Abbott Laboratories’ said its experimental dissolvable heart stent has received approval in Europe, a key milestone in the development of the next-generation heart device for patients in the U.S. and around the world.
The North Chicago-based drug and medical device giant said it is the first-ever government regulatory approval of an absorbable stent.
Abbott hopes the drug-coated stent, which is inserted after balloon angioplasty to keep blocked pathways open, evolves into the next generation of medical devices for clearing clogged arteries.
Unlike existing stents made of a metal mesh or drug-coated metal, Abbott’s drug-coated “bioabsorbable” stent is designed to be absorbed and slowly metabolized by the coronary artery. After two years, Abbott said patients will no longer need a metal stent in their arteries, according to clinical trials.
Cardiology experts say the absorbable stent holds promise but it remains unclear whether it would eventually replace existing stents on the market, which have been hailed for their effectiveness at keeping arteries to the heart open and reducing the need for heart surgeries. These experts say Abbott’s absorbable stent needs more study in the U.S. where trials have yet to begin.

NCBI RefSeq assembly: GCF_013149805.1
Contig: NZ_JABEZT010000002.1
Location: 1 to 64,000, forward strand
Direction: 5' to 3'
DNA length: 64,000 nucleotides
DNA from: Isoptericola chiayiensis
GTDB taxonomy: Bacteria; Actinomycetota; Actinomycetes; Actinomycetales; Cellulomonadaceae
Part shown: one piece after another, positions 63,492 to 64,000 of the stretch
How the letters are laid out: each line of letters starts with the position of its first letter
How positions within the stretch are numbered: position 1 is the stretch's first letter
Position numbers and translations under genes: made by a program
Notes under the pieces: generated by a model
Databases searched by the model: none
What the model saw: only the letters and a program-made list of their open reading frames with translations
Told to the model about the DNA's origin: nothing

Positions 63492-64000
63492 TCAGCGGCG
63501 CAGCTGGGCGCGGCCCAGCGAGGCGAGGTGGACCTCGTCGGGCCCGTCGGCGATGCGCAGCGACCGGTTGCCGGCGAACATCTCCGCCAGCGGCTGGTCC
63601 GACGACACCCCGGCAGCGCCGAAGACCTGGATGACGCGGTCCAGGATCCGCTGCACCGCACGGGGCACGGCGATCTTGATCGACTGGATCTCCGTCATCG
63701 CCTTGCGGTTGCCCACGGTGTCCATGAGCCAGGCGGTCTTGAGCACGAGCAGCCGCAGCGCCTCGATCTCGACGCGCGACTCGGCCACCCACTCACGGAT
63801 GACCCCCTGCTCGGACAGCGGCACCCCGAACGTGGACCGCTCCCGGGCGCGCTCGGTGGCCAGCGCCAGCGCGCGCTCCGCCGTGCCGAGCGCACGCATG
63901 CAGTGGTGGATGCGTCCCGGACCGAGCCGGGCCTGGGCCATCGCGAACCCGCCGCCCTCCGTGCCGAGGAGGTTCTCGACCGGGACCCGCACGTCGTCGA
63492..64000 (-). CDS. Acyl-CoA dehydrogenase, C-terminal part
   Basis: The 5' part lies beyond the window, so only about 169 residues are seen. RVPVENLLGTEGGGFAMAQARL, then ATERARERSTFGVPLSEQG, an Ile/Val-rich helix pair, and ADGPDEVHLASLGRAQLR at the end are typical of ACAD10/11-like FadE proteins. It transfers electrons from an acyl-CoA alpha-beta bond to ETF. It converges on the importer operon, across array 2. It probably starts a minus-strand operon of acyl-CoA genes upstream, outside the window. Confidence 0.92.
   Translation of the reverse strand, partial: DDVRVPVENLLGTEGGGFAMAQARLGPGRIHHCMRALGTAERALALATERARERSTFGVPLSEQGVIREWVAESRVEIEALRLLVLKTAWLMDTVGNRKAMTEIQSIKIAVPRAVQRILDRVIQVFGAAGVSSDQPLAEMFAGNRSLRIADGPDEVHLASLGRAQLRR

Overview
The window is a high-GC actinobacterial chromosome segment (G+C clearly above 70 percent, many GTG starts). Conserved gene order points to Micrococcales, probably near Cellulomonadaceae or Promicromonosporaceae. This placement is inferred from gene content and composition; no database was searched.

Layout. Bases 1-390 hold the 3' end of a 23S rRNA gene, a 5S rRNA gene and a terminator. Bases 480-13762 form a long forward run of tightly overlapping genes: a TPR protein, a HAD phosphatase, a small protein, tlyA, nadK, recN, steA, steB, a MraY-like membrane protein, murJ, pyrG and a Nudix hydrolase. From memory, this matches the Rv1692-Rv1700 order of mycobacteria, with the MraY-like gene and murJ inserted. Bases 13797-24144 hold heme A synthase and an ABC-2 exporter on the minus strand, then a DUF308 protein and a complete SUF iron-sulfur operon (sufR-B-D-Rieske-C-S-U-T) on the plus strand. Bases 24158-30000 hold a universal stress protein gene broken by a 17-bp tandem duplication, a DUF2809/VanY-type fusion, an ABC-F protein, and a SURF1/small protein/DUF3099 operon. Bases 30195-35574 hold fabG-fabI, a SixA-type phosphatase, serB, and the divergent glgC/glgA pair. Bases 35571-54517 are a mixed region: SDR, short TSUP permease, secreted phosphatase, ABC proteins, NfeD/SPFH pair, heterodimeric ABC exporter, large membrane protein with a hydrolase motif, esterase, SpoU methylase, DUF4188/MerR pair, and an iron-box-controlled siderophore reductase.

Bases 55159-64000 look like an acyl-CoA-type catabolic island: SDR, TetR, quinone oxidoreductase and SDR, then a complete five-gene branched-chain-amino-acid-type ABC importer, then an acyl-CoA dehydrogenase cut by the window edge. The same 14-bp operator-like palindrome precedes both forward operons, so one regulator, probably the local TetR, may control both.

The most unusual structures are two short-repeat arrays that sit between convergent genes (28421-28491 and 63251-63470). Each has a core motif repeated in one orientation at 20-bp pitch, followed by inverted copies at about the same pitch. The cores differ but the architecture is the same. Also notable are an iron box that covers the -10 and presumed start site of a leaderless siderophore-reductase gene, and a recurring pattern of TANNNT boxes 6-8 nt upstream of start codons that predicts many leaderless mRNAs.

“The sex appeal of this is that you use (an absorbable stent) and after a couple of years it is gone,” said Dr. Charles Davidson, an interventional cardiologist at Northwestern Memorial Hospital work works an advisory to Abbott’s cardiology program. “You no longer have that foreign body in the artery. You treat it and after a couple of years it is gone.”
Stents are lucrative for their makers. The average price of the drug coated variety runs between $1,500 to $2,000 per stent. The company would not disclose the potential sales price of the absorbable stent.
Abbott’s coronary stent sales including its drug-coated metal stent Xience jumped 38 percent to $1.6 billion in 2009, the most recent full-year financial information is available compared to 2008. Abbott’s 2010 earnings and revenue figures will be released Jan. 26.
Abbott said a “a full-scale European commercial launch” is planned by the end of 2012. Abbott said U.S. trials have yet to begin, but the company plans to begin a global trial, including study of patients in the U.S., before the end of this year. That means the absorbable stent would not be submitted to the U.S. Food and Drug Administration for possible approval until 2015.In earlier trials, the device effectively treated heart disease and absorbed into the walls of patients’ arteries with no clots reported after three years.
“(The) technology has the potential to revolutionize the treatment of coronary artery disease – with the prospect for positive therapeutic outcomes resulting from its unique ability to treat a blocked vessel, potentially restore natural vessel function and disappear within approximately two years after implant,” said Abbott senior vice president of its vascular division, Robert Hance.